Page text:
Harland is investigating a guy named Charles Gilley. He’s a scientist and he’s supposed to be using a big computer to do research on genetic weaponry. The book does a decent enough job of making genetic weaponry sound like a really bad thing. Namely, the world is on the brink of a Malthusian catastrophe (funny, you never hear about that anymore) that’ll destroy civilization. The British government is concerned that after said catastrophe, there will be a race (probably between the races) to repopulate the world. There’s speculation that those cunning Commie bastards are getting a headstart by spraying chemicals all over the British Empire that will damage their DNA (Oy, the book gives us a loooooong description of what DNA is and does. This from the author who once told us that men have more chromosomes than women). The dastardly Reds are playing the long game, no doubt, killing us off not now, but a few generations in the future, and meanwhile turning us all into Cronenbergs before that.
What Gilley is supposed to be doing is running all these tests on plants, animals, water supplies, and things like that to make sure this hasn’t happened. I assume that someone else is figuring out just how we can do exactly that same thing to the Commies ourselves. Instead, he’s using valuable computer time for things that are not that. It’s Harland’s job to figure out exactly what that is and whether it’s a threat to Western domination.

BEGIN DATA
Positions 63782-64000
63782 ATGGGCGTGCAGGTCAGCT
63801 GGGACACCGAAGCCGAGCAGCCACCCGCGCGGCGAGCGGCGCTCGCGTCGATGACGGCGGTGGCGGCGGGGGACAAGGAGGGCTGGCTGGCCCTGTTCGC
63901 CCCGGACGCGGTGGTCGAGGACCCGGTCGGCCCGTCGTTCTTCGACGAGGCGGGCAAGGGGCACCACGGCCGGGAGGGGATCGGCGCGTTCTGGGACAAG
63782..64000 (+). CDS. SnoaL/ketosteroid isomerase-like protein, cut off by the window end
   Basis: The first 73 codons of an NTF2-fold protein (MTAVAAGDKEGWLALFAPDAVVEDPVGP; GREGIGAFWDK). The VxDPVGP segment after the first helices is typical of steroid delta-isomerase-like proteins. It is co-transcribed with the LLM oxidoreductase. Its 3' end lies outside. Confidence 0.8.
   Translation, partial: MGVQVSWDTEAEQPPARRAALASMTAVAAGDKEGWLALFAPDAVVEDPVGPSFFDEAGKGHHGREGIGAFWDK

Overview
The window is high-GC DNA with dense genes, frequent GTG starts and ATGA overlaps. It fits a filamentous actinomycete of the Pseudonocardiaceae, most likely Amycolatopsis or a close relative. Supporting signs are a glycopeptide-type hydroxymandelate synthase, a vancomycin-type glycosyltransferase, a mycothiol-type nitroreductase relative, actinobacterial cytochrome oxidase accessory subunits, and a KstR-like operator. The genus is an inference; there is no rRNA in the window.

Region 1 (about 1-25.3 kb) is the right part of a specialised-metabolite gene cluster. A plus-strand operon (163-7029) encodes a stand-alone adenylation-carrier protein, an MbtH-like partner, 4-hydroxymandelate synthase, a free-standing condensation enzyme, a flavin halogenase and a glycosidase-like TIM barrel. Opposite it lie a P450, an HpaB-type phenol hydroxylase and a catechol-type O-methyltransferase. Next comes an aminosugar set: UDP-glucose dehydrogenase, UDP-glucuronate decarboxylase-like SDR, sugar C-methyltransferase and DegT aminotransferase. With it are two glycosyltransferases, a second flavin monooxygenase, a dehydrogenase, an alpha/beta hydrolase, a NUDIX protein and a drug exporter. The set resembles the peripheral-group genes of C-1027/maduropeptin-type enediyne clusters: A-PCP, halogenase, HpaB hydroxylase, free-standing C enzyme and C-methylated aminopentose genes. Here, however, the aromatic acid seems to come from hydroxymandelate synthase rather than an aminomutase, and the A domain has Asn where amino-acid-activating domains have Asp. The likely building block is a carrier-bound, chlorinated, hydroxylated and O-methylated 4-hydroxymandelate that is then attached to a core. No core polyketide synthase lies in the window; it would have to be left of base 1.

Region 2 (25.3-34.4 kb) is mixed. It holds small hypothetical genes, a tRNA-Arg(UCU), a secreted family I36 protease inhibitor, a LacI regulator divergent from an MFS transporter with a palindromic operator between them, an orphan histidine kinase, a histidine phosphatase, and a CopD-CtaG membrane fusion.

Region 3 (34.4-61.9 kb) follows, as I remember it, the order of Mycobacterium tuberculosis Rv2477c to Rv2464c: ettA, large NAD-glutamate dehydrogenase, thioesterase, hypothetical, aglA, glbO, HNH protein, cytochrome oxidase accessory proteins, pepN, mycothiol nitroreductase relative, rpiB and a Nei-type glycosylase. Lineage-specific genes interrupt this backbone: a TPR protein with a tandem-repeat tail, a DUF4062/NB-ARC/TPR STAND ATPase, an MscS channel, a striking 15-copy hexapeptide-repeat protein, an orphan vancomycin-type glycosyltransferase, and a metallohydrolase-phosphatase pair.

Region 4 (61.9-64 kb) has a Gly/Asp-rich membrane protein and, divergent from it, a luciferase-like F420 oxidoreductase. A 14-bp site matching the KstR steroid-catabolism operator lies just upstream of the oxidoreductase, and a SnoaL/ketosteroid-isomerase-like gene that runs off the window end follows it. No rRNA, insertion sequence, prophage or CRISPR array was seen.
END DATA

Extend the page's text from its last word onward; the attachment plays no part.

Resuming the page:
Harland goes undercover as a replacement head of security for the research institute. Along the way he meets a young lady named Synøve Rayner, an incredibly beautiful Swedish nymphomaniac exhibitionist who is also a competent computer programmer, or so we’re told. The only parts of her character that are actually demonstrated are the parts that have nothing to do with computers. They strike up a love-hate relationship where Harland gets her all hot and ready and then refuses to have sex with her. I suppose this was supposed to accomplish something. I don’t think it did. I’m not sure what it did. I don’t think it did anything but titillate.